Dana Hall School

Founded in 1881, Dana Hall School in Wellesley, Massachusetts, is an independent boarding and day school for girls in grades 5-12.

Placing emphasis upon sound academic education and the preparation of each individual for college and for life, the School balances exposure to new ideas and the challenge of analytic and creative thinking with concentration on the development of self-esteem, leadership, and respect for others. As a school for girls, Dana Hall provides female students with a particularly advantageous environment for both education and self-development.

Raya Wael Husami

Dana Hall School – 2015 Recipient

Raya describes herself as “a proud Muslim Jordanian Feminist Advocating for Education, Peace, Equality, and Justice for ALL.”Leadership, service, and diversity are of the greatest importance to her. Raya was inspired, in particular, by two leadership training experiences: the National Association of Independent Schools’ Student Diversity Leadership Conference and The Girls Summer Leadership Program (GSLP) at Dana. Encouraged by her mentors at GSLP, Raya served as a mentor herself in the program. Raya’s interest in service is evident in her long-term involvement with Cradles to Crayons. Cradles to Crayons supplies clothing and toys to children who are homeless or living in low-income situations. As a Teen Corps Leader, Raya led volunteer groups as they sorted items and filled orders.  Raya also served as one of the All-School Co-Presidents at Dana.

Outside of Dana, Raya’s love of math led her to participate in Women in Science and Engineering (WiSE) at MIT. Through the program, she worked on a variety of hands-on projects and learned about professions in science and engineering. Raya also interned with the Microfund for Women in Jordan. She witnessed firsthand both the positive impact and the limitations of microfinance. Raya feels that although microfinance moves women forward economically, access to education and leadership training will help women move ahead socially. Raya hopes to establish a leadership training program, modeled on the GSLP at Dana, for girls in Jordan.  She used part of her grant for an intensive Arabic Course at the University of Jordan.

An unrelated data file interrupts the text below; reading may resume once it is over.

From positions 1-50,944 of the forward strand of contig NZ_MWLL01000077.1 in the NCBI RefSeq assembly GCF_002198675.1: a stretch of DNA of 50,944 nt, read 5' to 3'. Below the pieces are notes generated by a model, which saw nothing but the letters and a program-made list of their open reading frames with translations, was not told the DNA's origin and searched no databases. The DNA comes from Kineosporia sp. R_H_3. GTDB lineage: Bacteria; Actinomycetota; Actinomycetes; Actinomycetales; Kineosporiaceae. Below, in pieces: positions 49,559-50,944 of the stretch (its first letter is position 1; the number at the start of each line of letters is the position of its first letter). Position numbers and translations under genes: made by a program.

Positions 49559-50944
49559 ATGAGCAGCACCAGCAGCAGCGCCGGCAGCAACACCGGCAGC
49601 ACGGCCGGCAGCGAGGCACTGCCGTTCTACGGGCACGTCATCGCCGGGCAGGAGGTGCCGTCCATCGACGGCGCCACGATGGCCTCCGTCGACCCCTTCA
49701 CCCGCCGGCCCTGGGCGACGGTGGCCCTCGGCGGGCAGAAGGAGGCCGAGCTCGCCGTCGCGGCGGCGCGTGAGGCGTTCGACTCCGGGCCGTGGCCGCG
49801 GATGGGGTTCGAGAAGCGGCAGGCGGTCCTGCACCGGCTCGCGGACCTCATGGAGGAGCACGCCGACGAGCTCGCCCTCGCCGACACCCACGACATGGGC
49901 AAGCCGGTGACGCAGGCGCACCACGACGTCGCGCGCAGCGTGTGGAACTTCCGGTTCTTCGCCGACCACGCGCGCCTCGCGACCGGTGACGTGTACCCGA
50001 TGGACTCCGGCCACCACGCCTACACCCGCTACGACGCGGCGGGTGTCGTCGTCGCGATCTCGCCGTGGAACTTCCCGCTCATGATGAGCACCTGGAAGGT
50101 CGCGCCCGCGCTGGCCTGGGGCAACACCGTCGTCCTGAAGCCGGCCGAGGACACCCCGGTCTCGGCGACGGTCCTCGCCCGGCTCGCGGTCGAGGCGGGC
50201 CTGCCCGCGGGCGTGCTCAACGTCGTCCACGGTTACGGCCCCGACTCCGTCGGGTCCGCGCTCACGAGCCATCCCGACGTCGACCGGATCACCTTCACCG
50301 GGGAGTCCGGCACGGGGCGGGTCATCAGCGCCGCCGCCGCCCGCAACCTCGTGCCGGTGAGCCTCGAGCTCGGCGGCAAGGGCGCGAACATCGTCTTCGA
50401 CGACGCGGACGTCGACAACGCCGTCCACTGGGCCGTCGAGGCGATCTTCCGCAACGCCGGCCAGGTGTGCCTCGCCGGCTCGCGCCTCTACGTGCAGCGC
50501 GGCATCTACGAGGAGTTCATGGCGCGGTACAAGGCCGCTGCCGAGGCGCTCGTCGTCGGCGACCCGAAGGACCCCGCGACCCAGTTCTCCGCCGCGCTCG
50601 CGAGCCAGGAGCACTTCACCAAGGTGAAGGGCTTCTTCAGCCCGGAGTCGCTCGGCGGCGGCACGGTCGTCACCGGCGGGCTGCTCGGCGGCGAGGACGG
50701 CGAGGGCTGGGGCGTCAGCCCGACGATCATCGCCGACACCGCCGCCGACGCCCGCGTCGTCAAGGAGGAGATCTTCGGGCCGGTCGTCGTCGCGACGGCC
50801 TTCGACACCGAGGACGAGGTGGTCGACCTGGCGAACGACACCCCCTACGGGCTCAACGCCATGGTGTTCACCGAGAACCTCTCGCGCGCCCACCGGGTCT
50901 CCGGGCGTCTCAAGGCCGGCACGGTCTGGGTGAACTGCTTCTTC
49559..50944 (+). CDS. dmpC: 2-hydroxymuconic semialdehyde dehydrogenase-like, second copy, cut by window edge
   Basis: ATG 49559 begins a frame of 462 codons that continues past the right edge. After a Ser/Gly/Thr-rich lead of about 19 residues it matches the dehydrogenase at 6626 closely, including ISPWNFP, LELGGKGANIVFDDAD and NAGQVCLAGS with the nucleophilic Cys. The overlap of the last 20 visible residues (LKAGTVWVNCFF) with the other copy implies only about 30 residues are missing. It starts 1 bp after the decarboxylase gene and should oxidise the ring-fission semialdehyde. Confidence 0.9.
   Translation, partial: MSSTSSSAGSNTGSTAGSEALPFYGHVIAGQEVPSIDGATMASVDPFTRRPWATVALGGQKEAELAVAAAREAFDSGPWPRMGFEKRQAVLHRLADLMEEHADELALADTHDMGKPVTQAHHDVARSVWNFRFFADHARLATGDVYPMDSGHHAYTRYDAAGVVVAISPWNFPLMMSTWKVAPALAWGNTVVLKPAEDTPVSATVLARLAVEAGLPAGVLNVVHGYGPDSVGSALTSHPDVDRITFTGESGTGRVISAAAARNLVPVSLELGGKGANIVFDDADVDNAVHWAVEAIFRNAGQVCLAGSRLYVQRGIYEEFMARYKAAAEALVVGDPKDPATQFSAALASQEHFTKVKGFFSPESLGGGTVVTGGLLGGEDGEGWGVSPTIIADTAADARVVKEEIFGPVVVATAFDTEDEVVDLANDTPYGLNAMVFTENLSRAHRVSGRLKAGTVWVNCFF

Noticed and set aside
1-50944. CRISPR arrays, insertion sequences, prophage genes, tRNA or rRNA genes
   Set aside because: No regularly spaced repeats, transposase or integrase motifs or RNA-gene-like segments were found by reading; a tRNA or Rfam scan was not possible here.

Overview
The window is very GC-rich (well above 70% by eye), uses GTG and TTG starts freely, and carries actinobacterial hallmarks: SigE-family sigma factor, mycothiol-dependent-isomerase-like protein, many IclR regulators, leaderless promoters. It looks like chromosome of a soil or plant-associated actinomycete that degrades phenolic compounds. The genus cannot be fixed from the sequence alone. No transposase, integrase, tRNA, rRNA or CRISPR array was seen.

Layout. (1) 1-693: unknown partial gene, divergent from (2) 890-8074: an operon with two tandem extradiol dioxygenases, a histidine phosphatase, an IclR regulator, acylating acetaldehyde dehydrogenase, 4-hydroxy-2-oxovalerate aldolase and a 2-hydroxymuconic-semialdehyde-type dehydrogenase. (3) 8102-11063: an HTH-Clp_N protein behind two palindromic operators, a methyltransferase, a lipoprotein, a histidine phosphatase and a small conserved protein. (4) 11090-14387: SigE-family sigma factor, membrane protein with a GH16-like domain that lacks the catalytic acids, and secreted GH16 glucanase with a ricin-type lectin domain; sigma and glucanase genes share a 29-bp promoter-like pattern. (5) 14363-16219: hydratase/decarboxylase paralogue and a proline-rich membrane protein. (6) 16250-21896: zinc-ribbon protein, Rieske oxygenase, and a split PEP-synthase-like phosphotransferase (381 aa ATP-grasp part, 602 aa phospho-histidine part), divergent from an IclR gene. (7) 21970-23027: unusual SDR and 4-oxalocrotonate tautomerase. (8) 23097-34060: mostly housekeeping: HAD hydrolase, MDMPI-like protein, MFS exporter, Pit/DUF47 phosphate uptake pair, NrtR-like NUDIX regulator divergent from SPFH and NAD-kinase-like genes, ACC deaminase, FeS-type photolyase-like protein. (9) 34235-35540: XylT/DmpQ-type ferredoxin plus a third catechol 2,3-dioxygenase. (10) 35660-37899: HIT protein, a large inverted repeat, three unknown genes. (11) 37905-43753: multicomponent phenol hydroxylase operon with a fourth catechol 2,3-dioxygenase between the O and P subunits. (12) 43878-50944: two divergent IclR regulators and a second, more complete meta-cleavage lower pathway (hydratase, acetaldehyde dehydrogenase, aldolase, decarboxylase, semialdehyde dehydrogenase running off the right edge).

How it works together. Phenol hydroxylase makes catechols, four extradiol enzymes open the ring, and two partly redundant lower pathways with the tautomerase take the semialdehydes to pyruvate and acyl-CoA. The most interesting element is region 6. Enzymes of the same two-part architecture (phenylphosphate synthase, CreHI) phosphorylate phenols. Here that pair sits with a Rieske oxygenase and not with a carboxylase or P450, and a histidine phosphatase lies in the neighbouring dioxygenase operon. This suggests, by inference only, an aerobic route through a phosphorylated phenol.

Susanna Elizabeth Mahuras
Gayatri Maria Schur

I remember Fitzie as one of the most sparkling, vivacious and happy people I have ever known.
She was happy-go-lucky in spirit but very directed towards excellence in the things she chose to pursue. She was aware of what the ideal should be and then stretched her capabilities to the fullest, enjoying the stretch as much or more than the success.
Fitzie was a real hack. She was always laughing and clowning around. I remember the way she laughed the best because it always made me laugh and the way her eyes would light up when she’d just thought of something crazy for us to do.
We remember her special skills of grace and beauty on the ice. We marveled. We were proud of her and proud that she belonged to Dana.
We remember wondering how Fitzie could “do it all”-the relentless pressure of 5 a.m. skating practices, top grades in the toughest courses and never asking for special permission to cut classes or required school activities. We remember wondering how she could have such a talent for joy.
Fitzie was not a clique or exclusive group person. She was never associated with one group of girls at Dana, but was friendly with several different groups.
Fitzie was a leader-whether in writing the class song or poem, being unanimously elected Day Student President or just being there to look up to…The Dana Hall Honor Roll was posted at the end of each semester and I remember always seeing Fitzie’s name on either High Honors or Honors.
Over the years I gained total respect for Fitzie. At ages when one is often jealous of a peer’s accomplishments, Fitzie earned respect. She was able to juggle skating and school seemingly effortlessly. It is only now that I realize how really hard that must have been.